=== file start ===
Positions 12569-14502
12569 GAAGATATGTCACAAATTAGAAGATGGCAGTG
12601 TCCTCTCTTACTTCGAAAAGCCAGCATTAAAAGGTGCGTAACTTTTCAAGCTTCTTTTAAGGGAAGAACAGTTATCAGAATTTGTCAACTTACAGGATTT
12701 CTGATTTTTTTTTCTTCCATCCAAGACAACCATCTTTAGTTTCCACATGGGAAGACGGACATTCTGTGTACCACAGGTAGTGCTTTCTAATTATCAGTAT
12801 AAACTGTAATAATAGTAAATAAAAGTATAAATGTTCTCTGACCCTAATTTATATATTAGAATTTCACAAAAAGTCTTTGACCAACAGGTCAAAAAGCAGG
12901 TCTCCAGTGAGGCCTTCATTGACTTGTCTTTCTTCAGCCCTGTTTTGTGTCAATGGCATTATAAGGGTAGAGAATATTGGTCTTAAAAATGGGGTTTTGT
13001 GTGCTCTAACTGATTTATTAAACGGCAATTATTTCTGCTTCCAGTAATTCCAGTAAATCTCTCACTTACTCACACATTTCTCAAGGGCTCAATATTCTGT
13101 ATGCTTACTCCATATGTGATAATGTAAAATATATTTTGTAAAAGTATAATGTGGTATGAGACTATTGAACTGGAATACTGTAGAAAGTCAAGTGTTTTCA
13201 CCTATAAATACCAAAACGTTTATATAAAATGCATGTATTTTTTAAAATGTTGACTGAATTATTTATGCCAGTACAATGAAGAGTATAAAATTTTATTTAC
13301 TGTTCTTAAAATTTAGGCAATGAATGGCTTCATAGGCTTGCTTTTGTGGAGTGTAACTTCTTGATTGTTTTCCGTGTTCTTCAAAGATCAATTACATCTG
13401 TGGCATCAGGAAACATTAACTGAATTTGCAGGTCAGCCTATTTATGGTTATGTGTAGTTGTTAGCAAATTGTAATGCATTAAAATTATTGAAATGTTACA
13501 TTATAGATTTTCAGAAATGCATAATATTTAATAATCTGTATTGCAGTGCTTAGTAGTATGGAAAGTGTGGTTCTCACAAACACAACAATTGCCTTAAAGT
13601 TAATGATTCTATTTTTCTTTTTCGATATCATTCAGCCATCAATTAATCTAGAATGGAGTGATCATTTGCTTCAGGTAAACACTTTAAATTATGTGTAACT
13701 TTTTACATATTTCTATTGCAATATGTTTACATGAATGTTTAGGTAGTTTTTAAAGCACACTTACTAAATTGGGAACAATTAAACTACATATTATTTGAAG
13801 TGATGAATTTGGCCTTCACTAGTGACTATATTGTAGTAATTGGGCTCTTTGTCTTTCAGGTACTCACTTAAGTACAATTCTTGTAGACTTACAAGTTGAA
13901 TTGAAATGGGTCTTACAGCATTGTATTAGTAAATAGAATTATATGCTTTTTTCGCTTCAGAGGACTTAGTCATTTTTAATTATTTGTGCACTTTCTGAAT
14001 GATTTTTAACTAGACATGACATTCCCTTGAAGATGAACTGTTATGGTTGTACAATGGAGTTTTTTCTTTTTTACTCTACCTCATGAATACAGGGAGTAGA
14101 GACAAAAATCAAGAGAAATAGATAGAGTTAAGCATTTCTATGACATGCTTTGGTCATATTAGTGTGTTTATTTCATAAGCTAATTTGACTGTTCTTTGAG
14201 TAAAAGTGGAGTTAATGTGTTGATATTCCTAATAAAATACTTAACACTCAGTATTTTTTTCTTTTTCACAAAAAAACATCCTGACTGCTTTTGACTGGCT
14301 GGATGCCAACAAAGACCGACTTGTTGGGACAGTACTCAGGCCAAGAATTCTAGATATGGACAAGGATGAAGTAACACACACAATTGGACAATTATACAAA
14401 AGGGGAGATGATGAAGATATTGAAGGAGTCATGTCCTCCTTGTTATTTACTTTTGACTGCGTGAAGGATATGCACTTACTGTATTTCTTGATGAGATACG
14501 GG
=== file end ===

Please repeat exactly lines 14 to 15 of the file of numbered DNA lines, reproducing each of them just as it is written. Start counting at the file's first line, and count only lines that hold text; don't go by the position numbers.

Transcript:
13701 TTTTACATATTTCTATTGCAATATGTTTACATGAATGTTTAGGTAGTTTTTAAAGCACACTTACTAAATTGGGAACAATTAAACTACATATTATTTGAAG
13801 TGATGAATTTGGCCTTCACTAGTGACTATATTGTAGTAATTGGGCTCTTTGTCTTTCAGGTACTCACTTAAGTACAATTCTTGTAGACTTACAAGTTGAA